A contract (which, for purposes of this Blog shall focus on Listing Agreements and Residential Contracts For Sale and Purchase), is only as good as the authority of the Seller and/or Buyer to sign them. Many times, I receive calls from agents asking who has authority to sign the Listing Agreement, and then the Contract once a deal is struck. A few weeks ago, Andrew Conaboy authored our blog explaining who has authority to sign when an owner has died. Today, I would like to give a few practice pointers on who can sign for a corporation, a limited liability company, or a partnership (sometimes referred to as “an entity” or “not a natural person”).
A corporation acts by and through its officers. Under Florida law, “Any corporation may execute instruments conveying, mortgaging, or affecting any interest in lands by instruments sealed with the common or corporate seal and signed in its name by its president or any vice president or chief executive officer.” Florida Statutes §692.01. If an officer other than the chief executive officer, president, or any vice president is to sign such a contract, a corporate resolution of the corporation’s board of directors will be necessary to establish the authority of that person to bind the corporation. The path of least resistance is for the CEO, or President, or any Vice President to sign.
Limited Liability Companies
In 2013, the Florida legislature rewrote Florida’s limited liability company act, and Chapter 605, Florida Statutes, now governs all Florida limited liability companies. Chapter 605 provides that a limited liability company is either member-managed or manager-managed. If the company is member-managed, all members have apparent authority to bind the company. If the company is manager-managed, all managers have apparent authority to bind the company, and members have no authority to bind the company. Accordingly, it is important to determine if the company is member-managed or manager-managed in order to establish who has the authority to bind the company. The simplest way to do that is to obtain a copy of the operating agreement of the company to determine whether the person with authority is a member or a manager. Please note, the 2013 revision did away with the title “Managing Member”; it no longer exists. There are Managers and there are Members, but no Managing Members.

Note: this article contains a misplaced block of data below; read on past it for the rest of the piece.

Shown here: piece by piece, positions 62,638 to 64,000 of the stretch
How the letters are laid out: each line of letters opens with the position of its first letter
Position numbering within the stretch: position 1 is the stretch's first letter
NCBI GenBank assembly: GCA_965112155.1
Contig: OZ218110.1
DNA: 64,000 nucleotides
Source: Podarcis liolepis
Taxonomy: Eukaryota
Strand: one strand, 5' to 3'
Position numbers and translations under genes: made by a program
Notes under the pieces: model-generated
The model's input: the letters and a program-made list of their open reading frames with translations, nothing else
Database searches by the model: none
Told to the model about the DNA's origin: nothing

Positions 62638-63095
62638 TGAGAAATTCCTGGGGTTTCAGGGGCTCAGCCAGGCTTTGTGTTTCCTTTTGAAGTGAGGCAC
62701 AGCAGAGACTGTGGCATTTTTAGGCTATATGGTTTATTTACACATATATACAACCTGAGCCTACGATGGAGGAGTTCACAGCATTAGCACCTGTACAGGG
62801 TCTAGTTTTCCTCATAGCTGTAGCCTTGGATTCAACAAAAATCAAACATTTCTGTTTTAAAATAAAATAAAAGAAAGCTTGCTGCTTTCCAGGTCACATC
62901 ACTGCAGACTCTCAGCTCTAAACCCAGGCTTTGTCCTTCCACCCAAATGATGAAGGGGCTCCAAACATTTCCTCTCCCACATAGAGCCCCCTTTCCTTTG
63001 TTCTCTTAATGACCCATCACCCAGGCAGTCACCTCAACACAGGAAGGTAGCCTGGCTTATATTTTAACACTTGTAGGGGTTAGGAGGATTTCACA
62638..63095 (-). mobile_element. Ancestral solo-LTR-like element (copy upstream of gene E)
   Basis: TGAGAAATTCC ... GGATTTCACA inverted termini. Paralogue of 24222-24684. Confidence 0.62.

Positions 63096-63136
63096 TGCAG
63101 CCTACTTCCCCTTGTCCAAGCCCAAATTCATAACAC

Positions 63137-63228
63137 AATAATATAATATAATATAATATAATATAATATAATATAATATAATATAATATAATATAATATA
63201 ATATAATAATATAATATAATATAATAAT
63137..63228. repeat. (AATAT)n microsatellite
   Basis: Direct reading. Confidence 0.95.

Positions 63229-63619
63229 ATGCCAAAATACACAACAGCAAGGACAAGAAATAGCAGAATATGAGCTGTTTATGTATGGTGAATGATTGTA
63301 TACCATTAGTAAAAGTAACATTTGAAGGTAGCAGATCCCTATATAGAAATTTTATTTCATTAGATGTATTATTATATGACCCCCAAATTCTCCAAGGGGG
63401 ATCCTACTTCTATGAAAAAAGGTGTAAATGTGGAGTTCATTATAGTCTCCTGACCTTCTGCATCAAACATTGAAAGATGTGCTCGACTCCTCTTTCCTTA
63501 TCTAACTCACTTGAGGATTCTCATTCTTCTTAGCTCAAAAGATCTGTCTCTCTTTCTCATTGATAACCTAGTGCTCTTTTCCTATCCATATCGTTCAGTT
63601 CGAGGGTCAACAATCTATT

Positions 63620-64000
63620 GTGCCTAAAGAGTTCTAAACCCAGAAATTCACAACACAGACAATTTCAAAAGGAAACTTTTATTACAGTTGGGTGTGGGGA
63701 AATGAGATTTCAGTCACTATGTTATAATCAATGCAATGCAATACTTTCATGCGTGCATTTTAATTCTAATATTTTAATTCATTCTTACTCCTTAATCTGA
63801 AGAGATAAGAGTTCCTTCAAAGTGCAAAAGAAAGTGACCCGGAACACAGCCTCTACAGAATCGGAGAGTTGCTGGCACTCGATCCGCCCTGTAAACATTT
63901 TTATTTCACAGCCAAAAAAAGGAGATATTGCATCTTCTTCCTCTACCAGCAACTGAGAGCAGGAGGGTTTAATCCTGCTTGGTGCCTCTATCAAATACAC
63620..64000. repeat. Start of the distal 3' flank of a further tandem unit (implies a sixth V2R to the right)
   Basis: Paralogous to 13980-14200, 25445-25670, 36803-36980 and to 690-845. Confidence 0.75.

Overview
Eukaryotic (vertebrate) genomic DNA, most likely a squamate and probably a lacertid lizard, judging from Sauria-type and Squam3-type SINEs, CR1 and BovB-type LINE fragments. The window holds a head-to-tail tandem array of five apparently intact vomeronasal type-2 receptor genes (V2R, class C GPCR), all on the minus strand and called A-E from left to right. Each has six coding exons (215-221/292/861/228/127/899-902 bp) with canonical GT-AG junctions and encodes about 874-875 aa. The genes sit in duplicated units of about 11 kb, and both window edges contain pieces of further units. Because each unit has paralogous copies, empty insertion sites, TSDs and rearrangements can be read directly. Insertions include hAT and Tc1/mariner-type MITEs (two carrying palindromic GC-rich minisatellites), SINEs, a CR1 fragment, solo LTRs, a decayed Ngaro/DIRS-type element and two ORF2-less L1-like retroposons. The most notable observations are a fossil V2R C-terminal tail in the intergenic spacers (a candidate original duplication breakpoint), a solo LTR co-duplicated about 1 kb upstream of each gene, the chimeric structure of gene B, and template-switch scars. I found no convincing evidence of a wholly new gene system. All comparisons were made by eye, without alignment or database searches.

There are two (2) types of Partnerships – limited partnerships and general partnerships. A limited partnership must register and file a Certificate of Limited Partnership with the Secretary of State. A limited partnership acts by and through its general partner(s). Always obtain a copy of the limited partnership’s Partnership Agreement (and any amendments), and a copy of the Certificate of Limited Partnership. The Partnership Agreement will tell you who is authorized to sign contracts. Be careful – many limited partnerships require unanimous approval of the limited partners to sell the real property of the limited partnership.
Like a limited partnership, a general partnership acts by and through its general partner(s) (sometimes the general partners are loosely referred to as just “partners”). A general partnership does not have to register with the Secretary of State. However, a general partnership may file a Statement of Partnership Authority with the Secretary of State, which sets forth the partners who have the authority to bind the partnership. If there is no Statement of Partnership Authority filed with the Secretary of State, you will have to rely on the written partnership agreement of the general partnership. Sometimes, but not very often, the general partnership will not have a written partnership agreement. In such case, you will need to ask the partners “who are the general partners of this general partnership?”
If you are not sure of just whom has the authority to bind an entity for a particular transaction, or would like further explanation or clarification, contact one of the attorneys at Berlin Patten Ebling, or your local real estate attorney for additional guidance.
Berlin Patten Ebling, PLLC
Article Authored by Mark C. Hanewich, Esq., firstname.lastname@example.org
This communication is not intended to establish an attorney client relationship, and to the extent anything contained herein could be construed as legal advice or guidance, you are strongly encouraged to consult with your own attorney before relying upon any information contained herein.
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